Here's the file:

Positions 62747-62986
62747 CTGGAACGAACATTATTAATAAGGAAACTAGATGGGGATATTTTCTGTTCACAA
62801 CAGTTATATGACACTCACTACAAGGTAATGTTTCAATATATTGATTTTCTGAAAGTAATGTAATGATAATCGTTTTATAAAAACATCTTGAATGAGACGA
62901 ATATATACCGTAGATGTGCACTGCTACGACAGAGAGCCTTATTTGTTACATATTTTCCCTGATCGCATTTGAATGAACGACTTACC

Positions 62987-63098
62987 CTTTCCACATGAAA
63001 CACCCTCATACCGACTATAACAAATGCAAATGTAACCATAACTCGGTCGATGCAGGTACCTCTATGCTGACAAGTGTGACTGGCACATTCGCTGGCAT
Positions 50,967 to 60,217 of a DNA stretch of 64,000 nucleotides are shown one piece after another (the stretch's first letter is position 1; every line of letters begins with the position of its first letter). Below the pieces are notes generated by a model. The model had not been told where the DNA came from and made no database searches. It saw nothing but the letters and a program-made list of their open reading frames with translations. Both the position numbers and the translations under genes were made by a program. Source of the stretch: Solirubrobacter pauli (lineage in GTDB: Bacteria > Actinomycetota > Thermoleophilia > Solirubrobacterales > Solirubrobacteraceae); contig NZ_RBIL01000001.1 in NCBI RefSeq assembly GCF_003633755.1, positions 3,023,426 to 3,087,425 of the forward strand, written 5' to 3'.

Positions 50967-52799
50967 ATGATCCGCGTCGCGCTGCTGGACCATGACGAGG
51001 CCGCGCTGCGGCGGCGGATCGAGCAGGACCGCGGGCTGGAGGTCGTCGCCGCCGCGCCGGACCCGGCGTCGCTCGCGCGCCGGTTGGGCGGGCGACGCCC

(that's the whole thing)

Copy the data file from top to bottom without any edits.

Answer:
Positions 62747-62986
62747 CTGGAACGAACATTATTAATAAGGAAACTAGATGGGGATATTTTCTGTTCACAA
62801 CAGTTATATGACACTCACTACAAGGTAATGTTTCAATATATTGATTTTCTGAAAGTAATGTAATGATAATCGTTTTATAAAAACATCTTGAATGAGACGA
62901 ATATATACCGTAGATGTGCACTGCTACGACAGAGAGCCTTATTTGTTACATATTTTCCCTGATCGCATTTGAATGAACGACTTACC

Positions 62987-63098
62987 CTTTCCACATGAAA
63001 CACCCTCATACCGACTATAACAAATGCAAATGTAACCATAACTCGGTCGATGCAGGTACCTCTATGCTGACAAGTGTGACTGGCACATTCGCTGGCAT
Positions 50,967 to 60,217 of a DNA stretch of 64,000 nucleotides are shown one piece after another (the stretch's first letter is position 1; every line of letters begins with the position of its first letter). Below the pieces are notes generated by a model. The model had not been told where the DNA came from and made no database searches. It saw nothing but the letters and a program-made list of their open reading frames with translations. Both the position numbers and the translations under genes were made by a program. Source of the stretch: Solirubrobacter pauli (lineage in GTDB: Bacteria > Actinomycetota > Thermoleophilia > Solirubrobacterales > Solirubrobacteraceae); contig NZ_RBIL01000001.1 in NCBI RefSeq assembly GCF_003633755.1, positions 3,023,426 to 3,087,425 of the forward strand, written 5' to 3'.

Positions 50967-52799
50967 ATGATCCGCGTCGCGCTGCTGGACCATGACGAGG
51001 CCGCGCTGCGGCGGCGGATCGAGCAGGACCGCGGGCTGGAGGTCGTCGCCGCCGCGCCGGACCCGGCGTCGCTCGCGCGCCGGTTGGGCGGGCGACGCCC